This article marks the beginning of my annual update of trade data for 2012, about a month behind schedule. Sorry about that, but it’s not my fault. I’ve been waiting for the Foreign Trade Division of the Census Bureau to publish its annual update of country-by-country trade broken down by the 5-digit “end use code” for all products. After waiting a month beyond that time when it’s usually published, it became apparent that, for whatever reason (budget cuts, perhaps?), it’s not happening.
So I’ve had to adjust, switching to data broken down by the 6-digit NAICS code (North American Industry Classification System). It classifies products in much finer detail than the 5-digit end use code – more detail than necessary for my purposes. So it’s ballooned my spreadsheets and made my data gathering more difficult. But for me, at least, it’s fascinating data and interesting work, and so it goes on.
As in the past, I’ll begin with America’s top trading partner, the nation that accounts for 16.1% of all of our exports and imports. Some may be surprised that it’s not China. The title of this article should tip you off. The North American Free Trade Agreement (NAFTA) went into effect in 1994 and established a trilateral free trade zone encompassing the United States, Canada and Mexico. In terms of total imports and exports, Canada is our biggest trading partner, beating China by $80 billion per year who, in turn, beats Mexico (the other half of NAFTA and our 3rd largest trading partner) by $42 billion.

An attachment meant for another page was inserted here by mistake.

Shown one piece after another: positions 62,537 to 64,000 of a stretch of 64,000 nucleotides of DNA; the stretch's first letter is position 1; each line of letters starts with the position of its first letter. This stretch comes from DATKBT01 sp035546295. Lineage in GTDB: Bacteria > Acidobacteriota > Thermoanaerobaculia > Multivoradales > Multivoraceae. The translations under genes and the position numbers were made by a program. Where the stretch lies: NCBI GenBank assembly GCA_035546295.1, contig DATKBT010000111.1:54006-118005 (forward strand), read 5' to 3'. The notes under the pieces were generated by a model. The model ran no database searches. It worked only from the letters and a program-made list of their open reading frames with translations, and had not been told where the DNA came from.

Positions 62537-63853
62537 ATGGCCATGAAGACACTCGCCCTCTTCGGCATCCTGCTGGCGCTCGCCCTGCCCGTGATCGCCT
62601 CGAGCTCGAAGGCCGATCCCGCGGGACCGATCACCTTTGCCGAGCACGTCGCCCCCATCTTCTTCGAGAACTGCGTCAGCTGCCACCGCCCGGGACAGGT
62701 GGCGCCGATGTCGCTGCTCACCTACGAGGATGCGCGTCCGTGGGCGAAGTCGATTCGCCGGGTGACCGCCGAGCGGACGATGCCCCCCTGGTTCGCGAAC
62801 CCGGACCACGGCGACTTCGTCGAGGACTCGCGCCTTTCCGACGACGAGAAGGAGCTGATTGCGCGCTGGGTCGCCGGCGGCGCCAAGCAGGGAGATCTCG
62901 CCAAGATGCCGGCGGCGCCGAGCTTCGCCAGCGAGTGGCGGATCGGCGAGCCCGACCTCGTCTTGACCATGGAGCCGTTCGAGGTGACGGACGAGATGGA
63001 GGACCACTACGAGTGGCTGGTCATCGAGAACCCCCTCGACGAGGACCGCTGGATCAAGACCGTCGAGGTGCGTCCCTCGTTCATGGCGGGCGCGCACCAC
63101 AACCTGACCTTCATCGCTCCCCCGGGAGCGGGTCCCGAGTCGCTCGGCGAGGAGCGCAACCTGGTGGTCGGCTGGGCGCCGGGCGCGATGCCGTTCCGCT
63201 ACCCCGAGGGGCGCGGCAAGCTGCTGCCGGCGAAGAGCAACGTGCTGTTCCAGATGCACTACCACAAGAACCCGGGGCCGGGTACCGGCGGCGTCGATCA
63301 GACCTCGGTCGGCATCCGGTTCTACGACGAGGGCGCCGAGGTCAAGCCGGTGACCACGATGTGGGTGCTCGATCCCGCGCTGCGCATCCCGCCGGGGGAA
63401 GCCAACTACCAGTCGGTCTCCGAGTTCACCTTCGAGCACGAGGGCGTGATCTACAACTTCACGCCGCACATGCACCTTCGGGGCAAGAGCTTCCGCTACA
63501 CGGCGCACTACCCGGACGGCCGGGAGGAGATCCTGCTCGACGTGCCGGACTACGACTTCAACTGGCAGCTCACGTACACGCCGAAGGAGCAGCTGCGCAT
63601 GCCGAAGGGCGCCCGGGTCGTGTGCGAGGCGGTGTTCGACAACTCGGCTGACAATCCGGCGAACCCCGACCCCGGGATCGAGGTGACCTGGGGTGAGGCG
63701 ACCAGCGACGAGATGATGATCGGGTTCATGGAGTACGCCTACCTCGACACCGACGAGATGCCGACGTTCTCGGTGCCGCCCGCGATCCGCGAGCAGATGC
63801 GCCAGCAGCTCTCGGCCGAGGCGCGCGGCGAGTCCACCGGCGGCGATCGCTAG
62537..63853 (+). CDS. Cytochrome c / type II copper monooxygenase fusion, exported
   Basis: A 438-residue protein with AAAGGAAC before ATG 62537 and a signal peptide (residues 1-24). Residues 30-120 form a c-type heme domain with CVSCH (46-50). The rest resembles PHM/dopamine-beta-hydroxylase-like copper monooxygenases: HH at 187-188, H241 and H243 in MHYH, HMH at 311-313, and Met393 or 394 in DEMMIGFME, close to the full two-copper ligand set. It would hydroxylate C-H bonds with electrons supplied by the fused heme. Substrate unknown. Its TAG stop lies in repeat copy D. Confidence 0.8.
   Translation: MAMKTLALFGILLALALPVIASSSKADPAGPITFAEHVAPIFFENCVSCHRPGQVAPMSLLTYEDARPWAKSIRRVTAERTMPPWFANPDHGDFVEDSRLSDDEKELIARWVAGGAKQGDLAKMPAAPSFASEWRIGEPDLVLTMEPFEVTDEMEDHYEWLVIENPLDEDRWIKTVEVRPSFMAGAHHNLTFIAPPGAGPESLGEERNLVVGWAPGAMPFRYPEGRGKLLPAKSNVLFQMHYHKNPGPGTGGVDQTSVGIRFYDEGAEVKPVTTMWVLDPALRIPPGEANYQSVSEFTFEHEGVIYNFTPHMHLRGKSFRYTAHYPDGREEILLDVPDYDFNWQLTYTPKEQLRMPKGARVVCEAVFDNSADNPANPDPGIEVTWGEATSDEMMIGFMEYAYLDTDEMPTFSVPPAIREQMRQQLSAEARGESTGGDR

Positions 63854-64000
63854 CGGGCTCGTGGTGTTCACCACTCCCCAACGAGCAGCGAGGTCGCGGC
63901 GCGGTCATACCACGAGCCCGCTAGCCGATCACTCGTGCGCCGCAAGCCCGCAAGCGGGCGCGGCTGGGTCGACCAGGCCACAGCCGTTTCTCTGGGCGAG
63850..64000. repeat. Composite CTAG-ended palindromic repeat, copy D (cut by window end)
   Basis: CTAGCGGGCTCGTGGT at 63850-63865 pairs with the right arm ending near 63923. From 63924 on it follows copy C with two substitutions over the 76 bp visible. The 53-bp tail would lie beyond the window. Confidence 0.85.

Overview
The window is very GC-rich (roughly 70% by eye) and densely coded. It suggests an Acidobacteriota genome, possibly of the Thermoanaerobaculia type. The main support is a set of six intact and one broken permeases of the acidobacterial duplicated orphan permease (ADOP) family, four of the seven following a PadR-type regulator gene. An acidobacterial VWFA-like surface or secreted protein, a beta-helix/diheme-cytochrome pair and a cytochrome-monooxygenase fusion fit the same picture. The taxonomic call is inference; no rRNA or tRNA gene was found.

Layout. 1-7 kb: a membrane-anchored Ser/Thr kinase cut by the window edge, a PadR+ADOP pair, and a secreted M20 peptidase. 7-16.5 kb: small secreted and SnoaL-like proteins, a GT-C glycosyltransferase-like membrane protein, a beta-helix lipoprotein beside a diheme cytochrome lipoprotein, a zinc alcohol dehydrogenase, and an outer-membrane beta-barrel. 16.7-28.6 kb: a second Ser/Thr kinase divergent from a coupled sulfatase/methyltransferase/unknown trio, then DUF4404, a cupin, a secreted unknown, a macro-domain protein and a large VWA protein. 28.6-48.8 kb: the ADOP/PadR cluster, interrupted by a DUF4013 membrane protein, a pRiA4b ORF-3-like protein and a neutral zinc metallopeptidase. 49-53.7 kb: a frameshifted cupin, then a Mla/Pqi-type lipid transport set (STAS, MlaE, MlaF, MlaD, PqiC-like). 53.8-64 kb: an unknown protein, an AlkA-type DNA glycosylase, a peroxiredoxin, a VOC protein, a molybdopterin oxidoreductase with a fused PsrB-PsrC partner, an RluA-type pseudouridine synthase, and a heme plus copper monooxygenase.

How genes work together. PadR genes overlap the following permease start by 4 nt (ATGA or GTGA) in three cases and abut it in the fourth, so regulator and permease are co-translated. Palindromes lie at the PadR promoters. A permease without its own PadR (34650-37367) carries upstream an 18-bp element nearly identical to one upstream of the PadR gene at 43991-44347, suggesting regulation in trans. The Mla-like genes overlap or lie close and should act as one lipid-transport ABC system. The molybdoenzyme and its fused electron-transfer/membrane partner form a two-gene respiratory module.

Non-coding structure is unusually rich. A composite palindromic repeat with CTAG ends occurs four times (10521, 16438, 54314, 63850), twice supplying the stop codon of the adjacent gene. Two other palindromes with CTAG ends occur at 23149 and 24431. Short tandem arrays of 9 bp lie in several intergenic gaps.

Our trade results with Canada stand in stark contrast with our balance of trade with the rest of the world in the critical category of manufactured products. Here’s a chart of the data for the past twelve years, broken into five categories – food, feeds and beverages; energy resources (oil, gas, coal & nuclear); metals & minerals; forestry products (lumber, logs, etc.); and manufactured products: Canada Trade.
Our trade deficit with Canada improved slightly in 2012, declining to $32.5 billion from $35.7 billion in 2011. The reason for the deficit is no mystery; Canada is, by far, our largest source of imported oil. Our deficit in that category alone was $83 billion in 2012. In the category of manufactured products, it’s an entirely different story. In 2012, we had a trade surplus of $66 billion in manufactured goods with Canada – much larger than with any other nation. Why do we have such success with Canada when the U.S. suffers a trade deficit in manufactured goods of over $500 billion with the rest of the world? It’s a matter of population density. Canada’s is one tenth of the U.S.’s.
Especially when it comes to our trade deficit with China, economists are fond of blaming low wages in China and a Chinese currency that is kept artificially weak by Chinese manipulation. But, just as the laws of physics must be valid regardless of one’s frame of reference (the foundation of Einstein’s theory of relativity), so too must the laws of economics. They should apply to trade with every nation or, if it appears that they don’t, there should be a good explanation. So let’s see how these claims hold up in the case of trade with Canada. The following is a chart of our balance of trade with Canada vs. the exchange rate between the Canadian and U.S. dollars: Canada Trade vs. Exchange Rate.